# How to Calculate Descriptive Statistics in R (With Example)

Descriptive statistics are values that describe a dataset.

They help us gain an understanding of where the center of the dataset is located along with how spread out the values are in the dataset.

There are two functions we can use to calculate descriptive statistics in R:

Method 1: Use summary() Function

`summary(my_data)`

The summary() function calculates the following values for each variable in a data frame in R:

• Minimum
• 1st Quartile
• Median
• Mean
• 3rd Quartile
• Maximum

Method 2: Use sapply() Function

```sapply(my_data, sd, na.rm=TRUE)
```

The sapply() function can be used to calculate descriptive statistics other than the ones calculated by the summary() function for each variable in a data frame.

For example, the sapply() function above calculates the standard deviation of each variable in a data frame.

The following example shows how to use both of these functions to calculate descriptive statistics for variables in a data frame in R.

## Example: Calculating Descriptive Statistics in R

Suppose we have the following data frame in R that contains three variables:

```#create data frame
df <- data.frame(x=c(1, 4, 4, 5, 6, 7, 10, 12),
y=c(2, 2, 3, 3, 4, 5, 11, 11),
z=c(8, 9, 9, 9, 10, 13, 15, 17))

#view data frame
df

x  y  z
1  1  2  8
2  4  2  9
3  4  3  9
4  5  3  9
5  6  4 10
6  7  5 13
7 10 11 15
8 12 11 17```

We can use the summary() function to calculate a variety of descriptive statistics for each variable:

```#calculate descriptive statistics for each variable
summary(df)

x                y                z
Min.   : 1.000   Min.   : 2.000   Min.   : 8.00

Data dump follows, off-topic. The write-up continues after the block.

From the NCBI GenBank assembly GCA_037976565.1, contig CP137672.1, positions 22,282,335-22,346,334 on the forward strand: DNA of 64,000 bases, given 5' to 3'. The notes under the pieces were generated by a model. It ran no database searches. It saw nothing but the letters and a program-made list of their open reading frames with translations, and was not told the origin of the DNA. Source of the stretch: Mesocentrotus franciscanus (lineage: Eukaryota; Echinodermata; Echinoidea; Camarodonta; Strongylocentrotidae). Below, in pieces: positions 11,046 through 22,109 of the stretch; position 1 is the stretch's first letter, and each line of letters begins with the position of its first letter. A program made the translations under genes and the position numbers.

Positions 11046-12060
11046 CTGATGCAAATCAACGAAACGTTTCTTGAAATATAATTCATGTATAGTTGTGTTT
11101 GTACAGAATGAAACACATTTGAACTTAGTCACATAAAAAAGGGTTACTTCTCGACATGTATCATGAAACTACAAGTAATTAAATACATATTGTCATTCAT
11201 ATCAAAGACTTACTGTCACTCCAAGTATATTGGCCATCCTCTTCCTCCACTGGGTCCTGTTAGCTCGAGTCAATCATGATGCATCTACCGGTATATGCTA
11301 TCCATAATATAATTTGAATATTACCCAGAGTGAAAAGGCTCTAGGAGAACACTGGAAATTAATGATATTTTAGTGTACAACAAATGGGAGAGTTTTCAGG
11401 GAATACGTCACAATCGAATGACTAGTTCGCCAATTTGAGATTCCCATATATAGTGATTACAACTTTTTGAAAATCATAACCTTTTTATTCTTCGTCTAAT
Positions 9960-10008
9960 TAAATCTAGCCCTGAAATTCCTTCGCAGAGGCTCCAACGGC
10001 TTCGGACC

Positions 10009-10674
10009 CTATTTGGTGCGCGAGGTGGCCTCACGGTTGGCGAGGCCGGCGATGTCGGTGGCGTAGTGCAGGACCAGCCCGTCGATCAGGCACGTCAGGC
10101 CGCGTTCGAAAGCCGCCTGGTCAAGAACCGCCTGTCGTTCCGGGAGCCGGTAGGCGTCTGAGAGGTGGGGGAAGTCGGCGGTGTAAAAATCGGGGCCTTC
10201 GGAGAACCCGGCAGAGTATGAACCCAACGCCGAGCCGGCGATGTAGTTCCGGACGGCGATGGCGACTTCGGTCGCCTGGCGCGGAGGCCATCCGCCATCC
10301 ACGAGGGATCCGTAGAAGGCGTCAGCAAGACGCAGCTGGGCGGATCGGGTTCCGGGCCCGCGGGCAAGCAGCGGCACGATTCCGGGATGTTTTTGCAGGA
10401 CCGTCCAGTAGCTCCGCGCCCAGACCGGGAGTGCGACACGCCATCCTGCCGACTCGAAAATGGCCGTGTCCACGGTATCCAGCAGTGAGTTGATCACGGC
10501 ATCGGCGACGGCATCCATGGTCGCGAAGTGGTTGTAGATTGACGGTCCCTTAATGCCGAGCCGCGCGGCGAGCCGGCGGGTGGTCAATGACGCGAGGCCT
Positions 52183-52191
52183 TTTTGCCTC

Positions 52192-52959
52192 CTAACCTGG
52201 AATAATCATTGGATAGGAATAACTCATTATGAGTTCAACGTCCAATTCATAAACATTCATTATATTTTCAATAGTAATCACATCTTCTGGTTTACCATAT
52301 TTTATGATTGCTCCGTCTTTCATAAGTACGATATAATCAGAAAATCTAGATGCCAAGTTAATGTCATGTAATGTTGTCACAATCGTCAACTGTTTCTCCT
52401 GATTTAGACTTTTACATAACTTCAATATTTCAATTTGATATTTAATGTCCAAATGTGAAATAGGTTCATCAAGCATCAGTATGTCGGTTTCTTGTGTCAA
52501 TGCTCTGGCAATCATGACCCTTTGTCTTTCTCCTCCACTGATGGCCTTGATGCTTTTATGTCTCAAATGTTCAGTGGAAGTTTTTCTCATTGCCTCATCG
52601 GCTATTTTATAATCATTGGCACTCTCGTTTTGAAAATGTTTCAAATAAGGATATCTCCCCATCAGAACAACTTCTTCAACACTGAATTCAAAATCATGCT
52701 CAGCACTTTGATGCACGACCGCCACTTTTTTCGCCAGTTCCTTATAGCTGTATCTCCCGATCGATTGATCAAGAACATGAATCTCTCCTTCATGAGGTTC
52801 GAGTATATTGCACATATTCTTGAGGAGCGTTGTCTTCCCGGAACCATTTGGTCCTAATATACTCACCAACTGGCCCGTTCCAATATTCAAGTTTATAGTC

1st Qu.: 4.000   1st Qu.: 2.750   1st Qu.: 9.00
Median : 5.500   Median : 3.500   Median : 9.50
Mean   : 6.125   Mean   : 5.125   Mean   :11.25
3rd Qu.: 7.750   3rd Qu.: 6.500   3rd Qu.:13.50
Max.   :12.000   Max.   :11.000   Max.   :17.00 ```

We can also use brackets to only calculate descriptive statistics for specific variables in the data frame:

```#calculate descriptive statistics for 'x' and 'z' only
summary(df[ , c('x', 'z')])

x                z
Min.   : 1.000   Min.   : 8.00
1st Qu.: 4.000   1st Qu.: 9.00
Median : 5.500   Median : 9.50
Mean   : 6.125   Mean   :11.25
3rd Qu.: 7.750   3rd Qu.:13.50
Max.   :12.000   Max.   :17.00
```

We can also use the sapply() function to calculate specific descriptive statistics for each variable.

For example, the following code shows how to calculate the standard deviation of each variable:

```#calculate standard deviation for each variable
sapply(df, sd, na.rm=TRUE)

x        y        z
3.522884 3.758324 3.327376 ```

We can also use a function() within sapply() to calculate descriptive statistics.

For example, the following code shows how to calculate the range for each variable:

```#calculate range for each variable
sapply(df, function(df) max(df, na.rm=TRUE)-min(df, na.rm=TRUE))

x  y  z
11  9  9
```

Lastly, we can create a complex function that calculates some descriptive statistic and then use this function with the sapply() function.

For example, the following code shows how to calculate the mode of each variable in the data frame:

```#define function that calculates mode
find_mode <- function(x) {
u <- unique(x)
tab <- tabulate(match(x, u))
u[tab == max(tab)]
}

#calculate mode for each variable
sapply(df, find_mode)

\$x
[1] 4

\$y
[1]  2  3 11

\$z
[1] 9
```

From the output we can see:

• The mode of variable x is 4.
• The mode of variable y is 2, 3, and 11 (since each of these values occurred most frequently)
• The mode of variable z is 9.

By using the summary() and sapply() functions, we can calculate any descriptive statistics that we’d like for each variable in a data frame.